I. The European Convention on the Suppression of Terrorism, drawn up within the Council of Europe by a committee of governmental experts under the authority of the European Committee on Crime Problems (ECCP) was opened to signature by the member states of the Council of Europe on 27 January 1977.
II. The text of the explanatory report prepared on the basis of that committees discussions and submitted to the Committee of Ministers of the Council of Europe does not constitute an instrument providing an authoritative interpretation of the text of the Convention although it may facilitate the understanding of the Conventions provisions.
1. During its 25th Session in May 1973, the Consultative Assembly of the Council of Europe adopted Recommendation 703 (1973) on international terrorism "condemning international terrorist acts which, regardless of their cause, should be punished as serious criminal offences involving the killing or endangering of the lives of innocent people" and accordingly calling on the Committee of Ministers of the Council to invite the governments of member States inter alia "to establish a common definition for the notion of political offence in order to be able to refute any political justification whenever an act of terrorism endangers the life of innocent persons".
2. Having examined this recommendation, the Committee of Ministers of the Council of Europe adopted at its 53rd meeting on 24 January 1974, Resolution (74) 3 on international terrorism (1) which recommends the governments of member States to take into account certain principles when dealing with requests for extradition of persons accused or convicted of terrorist acts.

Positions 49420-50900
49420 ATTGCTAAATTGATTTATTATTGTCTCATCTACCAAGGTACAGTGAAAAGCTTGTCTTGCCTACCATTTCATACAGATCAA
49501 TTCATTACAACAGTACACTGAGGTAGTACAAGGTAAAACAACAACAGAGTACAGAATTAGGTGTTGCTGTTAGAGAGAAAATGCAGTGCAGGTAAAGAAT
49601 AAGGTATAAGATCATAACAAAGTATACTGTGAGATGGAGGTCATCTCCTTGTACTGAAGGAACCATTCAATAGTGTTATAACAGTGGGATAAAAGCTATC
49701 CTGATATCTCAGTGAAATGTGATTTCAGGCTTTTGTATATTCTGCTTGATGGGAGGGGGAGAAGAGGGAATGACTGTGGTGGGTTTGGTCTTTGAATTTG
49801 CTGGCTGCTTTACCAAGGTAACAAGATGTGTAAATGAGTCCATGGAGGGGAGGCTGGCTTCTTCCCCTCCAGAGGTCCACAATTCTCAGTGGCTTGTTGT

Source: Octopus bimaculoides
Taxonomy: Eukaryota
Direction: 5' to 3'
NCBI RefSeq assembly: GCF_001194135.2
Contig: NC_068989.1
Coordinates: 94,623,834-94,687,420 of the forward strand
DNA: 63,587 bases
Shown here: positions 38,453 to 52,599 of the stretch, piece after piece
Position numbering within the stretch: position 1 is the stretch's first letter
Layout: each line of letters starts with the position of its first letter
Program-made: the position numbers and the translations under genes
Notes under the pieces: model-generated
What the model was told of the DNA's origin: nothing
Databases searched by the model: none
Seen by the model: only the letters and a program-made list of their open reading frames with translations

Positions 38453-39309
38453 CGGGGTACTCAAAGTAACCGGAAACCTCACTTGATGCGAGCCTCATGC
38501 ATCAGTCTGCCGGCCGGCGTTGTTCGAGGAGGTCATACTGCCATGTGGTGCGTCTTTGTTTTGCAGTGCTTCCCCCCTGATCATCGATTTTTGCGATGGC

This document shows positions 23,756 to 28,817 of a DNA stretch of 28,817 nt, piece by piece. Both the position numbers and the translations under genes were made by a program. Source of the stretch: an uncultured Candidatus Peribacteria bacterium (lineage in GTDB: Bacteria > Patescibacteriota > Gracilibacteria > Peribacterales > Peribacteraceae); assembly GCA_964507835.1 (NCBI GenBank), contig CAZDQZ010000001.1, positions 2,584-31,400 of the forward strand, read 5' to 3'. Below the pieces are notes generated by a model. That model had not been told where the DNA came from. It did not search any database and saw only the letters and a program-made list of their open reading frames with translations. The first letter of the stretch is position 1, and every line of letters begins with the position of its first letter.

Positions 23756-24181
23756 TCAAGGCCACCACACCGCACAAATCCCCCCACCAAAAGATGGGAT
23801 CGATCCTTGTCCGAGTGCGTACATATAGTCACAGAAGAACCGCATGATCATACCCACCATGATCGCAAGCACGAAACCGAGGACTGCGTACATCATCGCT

The idea underlying this resolution is that certain crimes are so odious in their methods or results in relation to their motives, that it is no longer justifiable to classify them as "political offences" for which extradition is not possible. States receiving extradition requests related to terrorist acts are therefore recommended to take into account the particular gravity of these acts. If extradition is not granted, States should submit the case to their competent authorities for the purpose of prosecution. As many States have only limited jurisdiction over crimes committed abroad it is furthermore recommended that they envisage the possibility of establishing it in these cases to ensure that terrorists do not escape both extradition and prosecution.
3. At a meeting in Obernai (France) on 22 May 1975, the Ministers of Justice of the member States of the Council of Europe stressed the need for co-ordinated and forceful action in this field. They drew attention to the fact that acts of terrorism were today indigenous, i.e. committed for specific "political" objectives within the member States of the Council of Europe, which may threaten the very existence of the State by paralysing its democratic institutions and striking at the rule of law. Accordingly, they called for specifically European action.
4. Following this initiative, the 24th Plenary Session of the European Committee on Crime Problems (ECCP) held in May 1975, decided to propose to the Committee of Ministers of the Council of Europe the setting up of a committee of governmental experts to study the problems raised by certain new forms of concerted acts of violence.
5. At the 246th meeting of their Deputies in June 1975, the Committee of Ministers authorised the convocation of a committee of governmental experts.
6. Mrs S. Oschinsky (Belgium) was elected Chairman of the committee. The Secretariat was provided by the Directorate of Legal Affairs of the Council of Europe.
7. During its first two meetings, held from 6 to 8 October 1975 and from 2 to 6 February 1976, the committee prepared a European Convention on the Suppression of Terrorism.
8. The draft convention was submitted to the 25th Plenary Session of the ECCP in May 1976 which decided to forward the result of the committees work to the Committee of Ministers for approval.
9. At their 10th Conference, held on 3 and 4 June 1976 in Brussels, the European Ministers of Justice took note of the draft convention and expressed the hope that its examination by the Committee of Ministers be completed as quickly as possible.